COLUMBIA – The South Carolina Department of Public Safety (SCDPS) joins four other Southeastern states for “Operation Southern Slow Down” in an effort to curb excessive speeding on the highways. The weeklong campaign officially begins Monday in Alabama, Florida, Georgia, South Carolina, and Tennessee.
A joint press conference between South Carolina and Georgia law enforcement agencies is scheduled for Monday, July 17, at 10 a.m. The press conference will be at the Fort Gordon Visitor Control Center at Gate 6, located on Gordon Highway in Augusta, GA. The press event will kick off the enforcement and education campaign for South Carolina and Georgia.
During each state’s enforcement period, state troopers, officers with State Transport Police and local law enforcement officers will concentrate enforcement efforts on interstates and state highways to stop the increase in drivers traveling at speeds well above the legal limit. Motorists in South Carolina can expect to see increased presence and enforcement from the SC Highway Patrol and SC State Transport Police along the state’s major interstates from July 17 – July 23.
In addition to enforcement, SCDPS will run its “Slow down, speed kills” paid media campaign throughout the month on social media, YouTube, and billboards.
There were 12,330 speeding-related deaths in the U.S. in 2021, according to the National Highway Traffic Safety Administration (NHTSA). In the same year, speeding was a contributing factor in 29 % of all traffic fatalities, meaning that nearly one out of every three people killed in a traffic collision involved a speeding vehicle. Data from NHTSA also shows that 2021 is the third consecutive year with an increase in speeding-related deaths.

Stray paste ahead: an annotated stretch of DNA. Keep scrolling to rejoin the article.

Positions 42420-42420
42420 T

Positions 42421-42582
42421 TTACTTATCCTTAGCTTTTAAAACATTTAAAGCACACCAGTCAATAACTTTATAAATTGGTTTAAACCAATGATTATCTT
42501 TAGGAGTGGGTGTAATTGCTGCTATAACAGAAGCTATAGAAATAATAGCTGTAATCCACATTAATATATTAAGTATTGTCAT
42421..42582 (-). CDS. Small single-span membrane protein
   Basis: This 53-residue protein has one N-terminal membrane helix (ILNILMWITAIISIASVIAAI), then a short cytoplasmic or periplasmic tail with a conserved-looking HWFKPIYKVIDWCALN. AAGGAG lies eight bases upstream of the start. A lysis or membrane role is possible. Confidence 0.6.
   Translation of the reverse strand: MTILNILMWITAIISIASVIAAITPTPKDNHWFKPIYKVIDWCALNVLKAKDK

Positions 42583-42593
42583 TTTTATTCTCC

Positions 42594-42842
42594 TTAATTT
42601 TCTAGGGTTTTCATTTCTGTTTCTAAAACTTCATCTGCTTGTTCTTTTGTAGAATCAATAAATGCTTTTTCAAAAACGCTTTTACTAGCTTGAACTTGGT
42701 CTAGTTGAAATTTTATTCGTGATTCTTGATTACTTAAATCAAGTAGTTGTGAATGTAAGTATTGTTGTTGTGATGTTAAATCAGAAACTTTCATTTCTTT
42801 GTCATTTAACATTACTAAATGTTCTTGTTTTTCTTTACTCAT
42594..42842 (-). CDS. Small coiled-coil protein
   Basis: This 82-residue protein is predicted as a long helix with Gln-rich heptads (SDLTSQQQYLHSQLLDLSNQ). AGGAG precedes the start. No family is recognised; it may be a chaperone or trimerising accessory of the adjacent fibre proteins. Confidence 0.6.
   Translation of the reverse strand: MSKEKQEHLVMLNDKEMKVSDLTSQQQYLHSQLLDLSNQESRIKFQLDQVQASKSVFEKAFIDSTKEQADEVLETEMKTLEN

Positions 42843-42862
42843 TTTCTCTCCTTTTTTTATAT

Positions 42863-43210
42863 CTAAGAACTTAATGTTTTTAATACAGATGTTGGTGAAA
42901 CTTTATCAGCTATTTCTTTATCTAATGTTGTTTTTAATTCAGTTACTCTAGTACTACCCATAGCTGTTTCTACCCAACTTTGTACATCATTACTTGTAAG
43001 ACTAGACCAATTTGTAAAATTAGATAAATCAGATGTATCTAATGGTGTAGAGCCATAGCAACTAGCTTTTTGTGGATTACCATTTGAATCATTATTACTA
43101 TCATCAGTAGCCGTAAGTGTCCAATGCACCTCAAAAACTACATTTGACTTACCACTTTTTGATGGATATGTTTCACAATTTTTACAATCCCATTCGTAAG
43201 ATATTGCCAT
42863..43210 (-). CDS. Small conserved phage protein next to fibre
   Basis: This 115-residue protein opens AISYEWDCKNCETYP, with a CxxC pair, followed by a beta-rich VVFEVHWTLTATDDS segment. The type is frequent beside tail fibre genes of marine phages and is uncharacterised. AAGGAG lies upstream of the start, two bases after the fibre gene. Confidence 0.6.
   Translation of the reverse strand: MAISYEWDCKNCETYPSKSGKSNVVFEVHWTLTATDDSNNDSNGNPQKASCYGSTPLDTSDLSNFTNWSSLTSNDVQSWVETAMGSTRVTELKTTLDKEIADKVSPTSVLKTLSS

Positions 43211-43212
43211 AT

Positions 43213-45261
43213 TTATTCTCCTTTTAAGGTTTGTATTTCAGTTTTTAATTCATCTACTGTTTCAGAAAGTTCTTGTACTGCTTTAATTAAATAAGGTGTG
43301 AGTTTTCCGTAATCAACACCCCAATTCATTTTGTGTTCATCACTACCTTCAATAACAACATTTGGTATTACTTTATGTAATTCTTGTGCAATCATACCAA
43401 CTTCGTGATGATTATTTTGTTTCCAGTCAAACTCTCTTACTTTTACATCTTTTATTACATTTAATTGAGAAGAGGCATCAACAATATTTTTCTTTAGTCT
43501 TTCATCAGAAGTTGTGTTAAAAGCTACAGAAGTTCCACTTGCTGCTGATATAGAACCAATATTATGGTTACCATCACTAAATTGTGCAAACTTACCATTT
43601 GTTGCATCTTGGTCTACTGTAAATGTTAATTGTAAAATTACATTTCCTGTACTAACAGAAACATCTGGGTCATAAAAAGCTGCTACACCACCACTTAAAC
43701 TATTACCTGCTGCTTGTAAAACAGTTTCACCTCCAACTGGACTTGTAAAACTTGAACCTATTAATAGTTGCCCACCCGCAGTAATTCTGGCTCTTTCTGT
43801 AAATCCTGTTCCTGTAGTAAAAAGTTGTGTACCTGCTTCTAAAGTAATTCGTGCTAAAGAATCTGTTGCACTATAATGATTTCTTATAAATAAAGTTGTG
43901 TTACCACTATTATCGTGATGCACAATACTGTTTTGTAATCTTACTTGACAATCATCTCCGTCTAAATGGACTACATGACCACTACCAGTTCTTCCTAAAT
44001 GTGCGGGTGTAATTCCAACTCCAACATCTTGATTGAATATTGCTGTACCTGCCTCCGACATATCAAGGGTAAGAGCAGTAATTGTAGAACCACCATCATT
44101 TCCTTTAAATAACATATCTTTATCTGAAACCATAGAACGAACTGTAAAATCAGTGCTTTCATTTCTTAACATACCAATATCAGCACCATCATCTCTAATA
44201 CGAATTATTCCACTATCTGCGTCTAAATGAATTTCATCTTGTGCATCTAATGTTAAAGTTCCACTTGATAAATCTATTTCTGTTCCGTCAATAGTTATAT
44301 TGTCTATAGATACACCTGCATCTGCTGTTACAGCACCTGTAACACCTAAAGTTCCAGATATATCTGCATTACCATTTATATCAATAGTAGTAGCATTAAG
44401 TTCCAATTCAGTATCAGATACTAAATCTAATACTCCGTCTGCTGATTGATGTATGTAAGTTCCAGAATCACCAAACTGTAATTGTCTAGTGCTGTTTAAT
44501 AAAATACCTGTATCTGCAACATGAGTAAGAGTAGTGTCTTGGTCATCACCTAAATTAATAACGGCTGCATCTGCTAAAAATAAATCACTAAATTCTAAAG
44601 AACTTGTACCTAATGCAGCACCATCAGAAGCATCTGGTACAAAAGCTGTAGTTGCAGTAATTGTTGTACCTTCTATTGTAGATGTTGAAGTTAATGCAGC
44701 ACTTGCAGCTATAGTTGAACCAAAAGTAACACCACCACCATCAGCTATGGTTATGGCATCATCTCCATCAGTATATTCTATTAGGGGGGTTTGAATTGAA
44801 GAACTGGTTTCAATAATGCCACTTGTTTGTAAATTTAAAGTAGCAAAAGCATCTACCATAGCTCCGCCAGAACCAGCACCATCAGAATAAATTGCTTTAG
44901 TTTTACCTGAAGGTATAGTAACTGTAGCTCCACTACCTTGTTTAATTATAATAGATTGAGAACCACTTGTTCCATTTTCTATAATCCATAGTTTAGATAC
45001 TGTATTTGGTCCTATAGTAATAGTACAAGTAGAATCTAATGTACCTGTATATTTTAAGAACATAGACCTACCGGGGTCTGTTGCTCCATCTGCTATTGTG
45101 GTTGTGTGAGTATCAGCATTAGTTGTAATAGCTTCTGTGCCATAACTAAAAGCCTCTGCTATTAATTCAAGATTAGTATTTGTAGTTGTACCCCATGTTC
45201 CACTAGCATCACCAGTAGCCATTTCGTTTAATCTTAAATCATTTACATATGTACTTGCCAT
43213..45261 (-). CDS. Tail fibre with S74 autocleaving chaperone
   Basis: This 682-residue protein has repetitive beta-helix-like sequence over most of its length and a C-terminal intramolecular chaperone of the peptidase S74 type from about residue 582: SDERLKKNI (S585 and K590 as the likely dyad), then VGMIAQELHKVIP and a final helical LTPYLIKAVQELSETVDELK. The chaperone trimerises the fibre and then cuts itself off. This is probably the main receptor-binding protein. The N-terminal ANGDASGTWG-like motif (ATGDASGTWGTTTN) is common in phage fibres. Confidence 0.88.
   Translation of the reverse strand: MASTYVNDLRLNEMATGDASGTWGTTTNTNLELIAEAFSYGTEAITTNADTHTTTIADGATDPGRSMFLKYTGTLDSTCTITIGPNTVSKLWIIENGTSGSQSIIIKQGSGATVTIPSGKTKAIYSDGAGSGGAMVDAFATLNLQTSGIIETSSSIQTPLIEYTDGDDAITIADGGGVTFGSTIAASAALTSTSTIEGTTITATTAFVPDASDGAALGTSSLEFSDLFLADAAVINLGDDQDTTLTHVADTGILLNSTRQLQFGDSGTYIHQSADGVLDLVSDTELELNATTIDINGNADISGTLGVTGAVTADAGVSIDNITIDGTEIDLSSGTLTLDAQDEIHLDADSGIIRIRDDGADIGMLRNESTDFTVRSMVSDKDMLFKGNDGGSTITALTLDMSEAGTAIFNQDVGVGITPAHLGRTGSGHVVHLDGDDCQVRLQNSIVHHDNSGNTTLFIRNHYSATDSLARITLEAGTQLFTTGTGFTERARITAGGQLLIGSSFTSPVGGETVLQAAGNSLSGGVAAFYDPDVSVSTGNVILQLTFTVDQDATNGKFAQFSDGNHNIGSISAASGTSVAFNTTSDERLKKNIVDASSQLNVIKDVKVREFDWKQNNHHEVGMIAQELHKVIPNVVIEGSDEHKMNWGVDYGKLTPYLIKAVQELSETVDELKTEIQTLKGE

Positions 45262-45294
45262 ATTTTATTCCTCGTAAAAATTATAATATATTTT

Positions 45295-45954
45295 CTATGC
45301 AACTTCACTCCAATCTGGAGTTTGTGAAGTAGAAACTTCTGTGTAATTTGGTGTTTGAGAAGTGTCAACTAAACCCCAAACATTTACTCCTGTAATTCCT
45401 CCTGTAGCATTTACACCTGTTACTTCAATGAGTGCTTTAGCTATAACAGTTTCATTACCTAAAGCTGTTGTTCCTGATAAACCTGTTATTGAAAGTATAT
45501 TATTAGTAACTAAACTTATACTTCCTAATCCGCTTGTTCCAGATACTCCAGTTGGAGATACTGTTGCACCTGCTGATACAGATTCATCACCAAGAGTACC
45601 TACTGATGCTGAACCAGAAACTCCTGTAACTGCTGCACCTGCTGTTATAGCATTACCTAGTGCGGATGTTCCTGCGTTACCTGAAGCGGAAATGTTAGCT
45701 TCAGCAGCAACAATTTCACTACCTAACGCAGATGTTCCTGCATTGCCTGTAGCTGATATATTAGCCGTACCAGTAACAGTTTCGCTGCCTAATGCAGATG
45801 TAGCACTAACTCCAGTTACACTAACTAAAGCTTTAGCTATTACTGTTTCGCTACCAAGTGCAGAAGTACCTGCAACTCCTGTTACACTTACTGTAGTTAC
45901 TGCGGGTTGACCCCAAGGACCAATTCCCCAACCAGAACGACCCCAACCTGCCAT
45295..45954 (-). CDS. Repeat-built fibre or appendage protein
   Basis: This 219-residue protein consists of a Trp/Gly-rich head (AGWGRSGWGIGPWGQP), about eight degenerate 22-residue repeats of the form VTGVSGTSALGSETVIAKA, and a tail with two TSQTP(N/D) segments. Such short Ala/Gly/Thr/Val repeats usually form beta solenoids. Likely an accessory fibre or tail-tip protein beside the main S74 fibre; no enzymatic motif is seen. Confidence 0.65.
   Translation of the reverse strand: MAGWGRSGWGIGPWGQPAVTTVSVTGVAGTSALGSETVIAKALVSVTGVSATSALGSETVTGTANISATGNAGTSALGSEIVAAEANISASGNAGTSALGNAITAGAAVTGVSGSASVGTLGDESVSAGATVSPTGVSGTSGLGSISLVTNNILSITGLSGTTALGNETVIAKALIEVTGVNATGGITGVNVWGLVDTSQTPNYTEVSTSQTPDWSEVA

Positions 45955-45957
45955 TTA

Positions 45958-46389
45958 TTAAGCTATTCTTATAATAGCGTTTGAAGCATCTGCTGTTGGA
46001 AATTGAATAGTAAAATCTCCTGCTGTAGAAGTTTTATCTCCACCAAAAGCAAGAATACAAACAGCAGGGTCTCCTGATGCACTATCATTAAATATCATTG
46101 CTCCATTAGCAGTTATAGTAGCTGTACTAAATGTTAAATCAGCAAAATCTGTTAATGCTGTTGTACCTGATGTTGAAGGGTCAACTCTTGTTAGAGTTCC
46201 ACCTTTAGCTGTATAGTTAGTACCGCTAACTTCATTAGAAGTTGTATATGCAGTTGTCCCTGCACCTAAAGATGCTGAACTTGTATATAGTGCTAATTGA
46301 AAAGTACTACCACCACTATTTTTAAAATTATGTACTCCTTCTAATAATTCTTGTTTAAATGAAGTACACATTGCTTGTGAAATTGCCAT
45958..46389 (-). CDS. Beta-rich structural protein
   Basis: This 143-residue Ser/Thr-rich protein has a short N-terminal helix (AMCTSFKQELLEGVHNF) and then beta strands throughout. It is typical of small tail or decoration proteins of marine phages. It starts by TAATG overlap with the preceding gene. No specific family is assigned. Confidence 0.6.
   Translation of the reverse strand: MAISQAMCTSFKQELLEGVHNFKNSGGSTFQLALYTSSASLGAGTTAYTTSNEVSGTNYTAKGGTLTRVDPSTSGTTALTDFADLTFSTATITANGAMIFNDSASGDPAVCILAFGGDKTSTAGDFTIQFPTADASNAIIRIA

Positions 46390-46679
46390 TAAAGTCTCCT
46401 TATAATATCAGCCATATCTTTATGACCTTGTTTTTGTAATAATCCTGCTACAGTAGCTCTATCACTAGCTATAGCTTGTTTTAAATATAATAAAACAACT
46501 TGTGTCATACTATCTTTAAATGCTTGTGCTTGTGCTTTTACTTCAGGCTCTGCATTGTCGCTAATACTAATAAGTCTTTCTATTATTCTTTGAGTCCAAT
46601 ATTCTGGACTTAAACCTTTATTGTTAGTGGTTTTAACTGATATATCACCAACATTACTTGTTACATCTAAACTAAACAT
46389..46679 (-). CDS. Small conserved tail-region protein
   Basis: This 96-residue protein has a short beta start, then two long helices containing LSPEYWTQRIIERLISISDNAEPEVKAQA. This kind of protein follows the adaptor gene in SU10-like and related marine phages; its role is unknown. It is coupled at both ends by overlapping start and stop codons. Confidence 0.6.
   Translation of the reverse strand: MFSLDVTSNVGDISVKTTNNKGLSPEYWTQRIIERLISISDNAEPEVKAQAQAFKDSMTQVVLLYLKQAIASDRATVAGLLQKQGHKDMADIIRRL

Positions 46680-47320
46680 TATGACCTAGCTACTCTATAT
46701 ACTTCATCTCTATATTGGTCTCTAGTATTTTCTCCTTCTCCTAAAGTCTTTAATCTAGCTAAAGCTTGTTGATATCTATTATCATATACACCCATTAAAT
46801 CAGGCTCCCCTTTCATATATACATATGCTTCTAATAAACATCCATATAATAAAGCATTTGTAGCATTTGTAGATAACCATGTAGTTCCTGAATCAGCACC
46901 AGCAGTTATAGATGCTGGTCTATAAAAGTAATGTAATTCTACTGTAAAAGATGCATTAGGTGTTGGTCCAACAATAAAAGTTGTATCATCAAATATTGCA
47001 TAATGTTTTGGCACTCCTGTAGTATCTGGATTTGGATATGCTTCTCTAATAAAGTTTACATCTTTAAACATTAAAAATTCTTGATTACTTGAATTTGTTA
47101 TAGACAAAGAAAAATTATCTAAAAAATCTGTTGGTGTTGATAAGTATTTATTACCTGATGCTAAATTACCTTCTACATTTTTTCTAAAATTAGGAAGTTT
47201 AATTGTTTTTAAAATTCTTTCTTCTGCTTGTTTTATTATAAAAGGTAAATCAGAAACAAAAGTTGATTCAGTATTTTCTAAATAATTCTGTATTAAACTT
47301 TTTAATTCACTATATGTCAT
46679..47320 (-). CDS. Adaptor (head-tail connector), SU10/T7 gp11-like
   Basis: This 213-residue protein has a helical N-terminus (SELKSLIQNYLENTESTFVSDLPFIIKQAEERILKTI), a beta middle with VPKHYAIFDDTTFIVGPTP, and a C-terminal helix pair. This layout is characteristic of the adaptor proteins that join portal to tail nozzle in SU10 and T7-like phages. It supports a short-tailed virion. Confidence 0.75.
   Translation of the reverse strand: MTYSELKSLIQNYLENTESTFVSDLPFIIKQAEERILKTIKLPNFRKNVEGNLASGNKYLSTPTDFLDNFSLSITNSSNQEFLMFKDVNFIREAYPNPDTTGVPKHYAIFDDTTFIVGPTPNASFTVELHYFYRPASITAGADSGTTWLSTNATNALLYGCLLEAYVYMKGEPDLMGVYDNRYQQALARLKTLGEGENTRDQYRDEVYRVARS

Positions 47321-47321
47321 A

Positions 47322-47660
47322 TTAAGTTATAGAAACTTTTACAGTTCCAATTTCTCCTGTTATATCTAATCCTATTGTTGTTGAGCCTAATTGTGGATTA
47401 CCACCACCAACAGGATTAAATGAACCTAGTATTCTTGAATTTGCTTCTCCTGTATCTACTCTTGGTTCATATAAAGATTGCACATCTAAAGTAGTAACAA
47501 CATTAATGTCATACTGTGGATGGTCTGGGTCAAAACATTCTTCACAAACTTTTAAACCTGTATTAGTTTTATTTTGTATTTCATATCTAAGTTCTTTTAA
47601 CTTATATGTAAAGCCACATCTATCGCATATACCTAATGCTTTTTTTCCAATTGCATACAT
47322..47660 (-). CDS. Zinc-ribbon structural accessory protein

“We are proud to once again work with our Southeastern state and local partners during this Operation Southern Slow Down enforcement period,” said Robert G. Woods, IV, Director of the SC Department of Public Safety. “Our troopers and STP officers will focus on reducing the deadly driving behaviors, such as speeding and aggressive driving, that contributed to approximately two out of every five deaths last year during the ‘100 Deadly Days of Summer.’ Although South Carolina has seen fewer highway fatalities than in years past, we continue to work tirelessly to educate the public and promote safer driving habits."
"It is easy to focus on the importance of where we are going when we are behind the wheel but we do not realize everyone on the road is also trying to get somewhere and driving at slower speeds will help you and everyone safely reach their destination on every trip," said Allen Poole, Director of the Georgia Governor's Office of Highway Safety. “The data from the last two years has shown that driving at higher speeds does lead to more lives lost on our highways and eliminating traffic deaths from illegal and dangerous driving behaviors is the top priority in this campaign.”
This annual enforcement effort began in 2017 and focuses on proactive speed enforcement. The campaign occurs during the 100 Deadly Days of Summer, a period between Memorial Day and Labor Day when traffic fatalities typically increase.
In 2022, speed was a contributing factor in 10,818 collisions and 131 fatalities during South Carolina’s 100 Deadly Days of Summer period, a decrease of about 9 and 11 % respectively.
NHTSA offers the following safety reminders:
- The necessary stopping distance quadruples every time a driver doubles their speed.
- Allow more stopping time for bigger vehicles, or when traveling downhill on wet or uneven pavement.
- Apply the brakes before entering a curve.
- Set a good example for young drivers by driving at the speed limit.
- If speeding drivers are following too closely, allow them to pass.
- Always wear a seat belt.